Conserving and mounting a large mammoth tusk for the Cole Museum of Zoology, Reading University. Nigel Larkin, 2023.

Above, the mammoth tusk cleaned, conserved and mounted.

During the deinstallation of the ‘old’Cole Museum of Zoology at Reading Unversity, this tusk was removed from its display position on the wall by securing it within a sturdy wooden framework before undoing the various brackets that held it in place (Plastazote foam was placed between the wood and the specimen). This wooden frame was also used to transport the specimen to Nigel Larkin’s conservation facility. The tusk was cleaned of dust using gentle compressed air, then was swabbed with cotton swabs dipped in acetone to remove dirt and grime. Areas of old loose and flaking PVA consolidant that had sat on the surface of the tusk for years were removed by dry brushing. Old splatters of paint were removed with fingernails and small wooden toothpicks. A large lump of resin putty and some steel rod was removed from the pulp cavity of the tusk by gentle tapping with small chisels and hammers. This was a remnant of the old armature that had secured the tusk to the wall in the previous gallery. Large longitudinal cracks and smaller cracks in the tusk (which had been open for years) were filled with Japanese tissue paper wetted with neutral pH PVA. This is reversible with the application of a little water if required at a later date. This PVA has passed museum Oddy tests. For more information on the technique see: Larkin, N. R. 2016. Japanese tissue paper and its use in osteological conservation. Journal of Natural Science Collections, Vol 3: 62-67. These gap fills were painted out to match the colour of the surrounding tusk with artists acryllic paints.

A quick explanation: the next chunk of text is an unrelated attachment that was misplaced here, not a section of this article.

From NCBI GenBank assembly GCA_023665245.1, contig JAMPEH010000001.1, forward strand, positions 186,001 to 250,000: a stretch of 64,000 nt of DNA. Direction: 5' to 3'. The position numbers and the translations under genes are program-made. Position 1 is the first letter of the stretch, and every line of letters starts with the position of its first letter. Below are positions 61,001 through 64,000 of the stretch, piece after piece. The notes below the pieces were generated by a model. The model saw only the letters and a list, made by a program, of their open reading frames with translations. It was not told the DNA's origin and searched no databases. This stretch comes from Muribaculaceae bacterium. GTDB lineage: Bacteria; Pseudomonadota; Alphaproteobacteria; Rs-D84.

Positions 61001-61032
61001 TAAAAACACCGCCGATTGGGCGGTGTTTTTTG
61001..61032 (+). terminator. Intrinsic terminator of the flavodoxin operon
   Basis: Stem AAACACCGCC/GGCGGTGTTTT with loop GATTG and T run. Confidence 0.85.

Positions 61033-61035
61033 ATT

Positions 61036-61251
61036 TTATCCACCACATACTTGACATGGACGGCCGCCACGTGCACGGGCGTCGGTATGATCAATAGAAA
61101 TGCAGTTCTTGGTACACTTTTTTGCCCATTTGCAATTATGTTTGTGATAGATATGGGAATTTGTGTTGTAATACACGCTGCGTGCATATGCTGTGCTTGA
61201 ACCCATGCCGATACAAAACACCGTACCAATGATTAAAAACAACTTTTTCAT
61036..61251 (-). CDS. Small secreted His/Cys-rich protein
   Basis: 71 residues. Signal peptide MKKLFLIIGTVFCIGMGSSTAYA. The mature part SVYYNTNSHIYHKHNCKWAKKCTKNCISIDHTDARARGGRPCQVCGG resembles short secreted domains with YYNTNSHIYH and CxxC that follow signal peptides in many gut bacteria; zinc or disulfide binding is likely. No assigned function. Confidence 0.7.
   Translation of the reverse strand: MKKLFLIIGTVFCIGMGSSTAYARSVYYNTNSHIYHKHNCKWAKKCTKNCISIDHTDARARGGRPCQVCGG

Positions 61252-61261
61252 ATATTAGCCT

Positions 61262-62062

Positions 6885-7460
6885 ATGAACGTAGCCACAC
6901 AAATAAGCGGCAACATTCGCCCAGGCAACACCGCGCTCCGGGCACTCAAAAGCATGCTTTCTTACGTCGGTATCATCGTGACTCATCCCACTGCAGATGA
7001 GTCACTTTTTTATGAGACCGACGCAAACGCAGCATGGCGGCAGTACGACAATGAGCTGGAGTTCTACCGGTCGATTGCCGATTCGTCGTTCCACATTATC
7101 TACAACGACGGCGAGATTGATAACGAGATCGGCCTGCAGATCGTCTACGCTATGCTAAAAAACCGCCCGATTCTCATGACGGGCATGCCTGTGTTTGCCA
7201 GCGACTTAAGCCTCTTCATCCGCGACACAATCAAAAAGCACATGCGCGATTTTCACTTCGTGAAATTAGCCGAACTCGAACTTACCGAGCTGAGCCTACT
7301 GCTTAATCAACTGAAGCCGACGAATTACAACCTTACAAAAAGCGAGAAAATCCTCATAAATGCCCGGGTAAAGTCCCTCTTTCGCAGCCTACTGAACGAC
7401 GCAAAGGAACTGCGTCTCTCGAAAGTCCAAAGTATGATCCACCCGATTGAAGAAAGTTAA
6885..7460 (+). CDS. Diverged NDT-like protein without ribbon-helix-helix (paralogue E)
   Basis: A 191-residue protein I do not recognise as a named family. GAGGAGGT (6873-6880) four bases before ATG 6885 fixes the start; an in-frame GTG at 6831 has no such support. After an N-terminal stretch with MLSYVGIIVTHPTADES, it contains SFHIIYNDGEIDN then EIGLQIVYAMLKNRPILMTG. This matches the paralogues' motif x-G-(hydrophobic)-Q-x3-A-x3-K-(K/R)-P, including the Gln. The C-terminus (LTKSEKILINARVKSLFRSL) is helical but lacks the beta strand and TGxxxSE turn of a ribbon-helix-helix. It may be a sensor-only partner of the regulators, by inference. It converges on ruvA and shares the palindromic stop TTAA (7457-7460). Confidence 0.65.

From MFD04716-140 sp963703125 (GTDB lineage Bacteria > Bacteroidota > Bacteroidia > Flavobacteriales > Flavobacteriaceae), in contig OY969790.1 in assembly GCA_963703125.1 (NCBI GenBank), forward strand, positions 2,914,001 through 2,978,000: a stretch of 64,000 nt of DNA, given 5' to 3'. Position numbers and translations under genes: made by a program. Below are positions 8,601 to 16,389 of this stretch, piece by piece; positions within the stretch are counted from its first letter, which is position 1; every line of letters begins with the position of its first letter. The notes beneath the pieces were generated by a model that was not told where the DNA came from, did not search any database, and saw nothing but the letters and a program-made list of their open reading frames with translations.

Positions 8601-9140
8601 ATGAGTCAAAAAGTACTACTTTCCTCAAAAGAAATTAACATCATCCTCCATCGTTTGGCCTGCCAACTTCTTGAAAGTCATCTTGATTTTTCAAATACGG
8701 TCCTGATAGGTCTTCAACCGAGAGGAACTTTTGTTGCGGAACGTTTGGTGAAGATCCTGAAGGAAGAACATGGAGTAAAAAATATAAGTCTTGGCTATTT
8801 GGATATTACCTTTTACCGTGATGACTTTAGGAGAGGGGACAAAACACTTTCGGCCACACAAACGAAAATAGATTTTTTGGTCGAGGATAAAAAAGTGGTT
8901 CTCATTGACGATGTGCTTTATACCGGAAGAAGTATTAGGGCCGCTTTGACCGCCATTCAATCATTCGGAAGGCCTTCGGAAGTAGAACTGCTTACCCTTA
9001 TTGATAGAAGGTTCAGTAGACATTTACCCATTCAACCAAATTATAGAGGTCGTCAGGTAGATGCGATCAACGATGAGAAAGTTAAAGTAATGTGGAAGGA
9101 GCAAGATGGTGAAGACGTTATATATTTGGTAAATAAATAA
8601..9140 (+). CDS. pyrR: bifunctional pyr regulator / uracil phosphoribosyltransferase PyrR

A series of upright supports were designed and fabricated to hold the tusk securely in a lifelike orientation. These were manufactured by shaping flat steel to fit the underside of the tusk in each instance and then welding this to an upright rod that in turn was welded to a base plate that had screw holes (for securing to the plinth). These supports were lined with white inert Plastazote foam where they meet the tusk. The plinth was made from MDF cut to size and treated with two coats of Dacrylate clear varnish to reduce off-gassing of VOCs. This plinth and the steel supports were painted to requested colour (light grey) to match the display area.

Above, the mammoth tusk cleaned, conserved and mounted with appropriate humans for scale.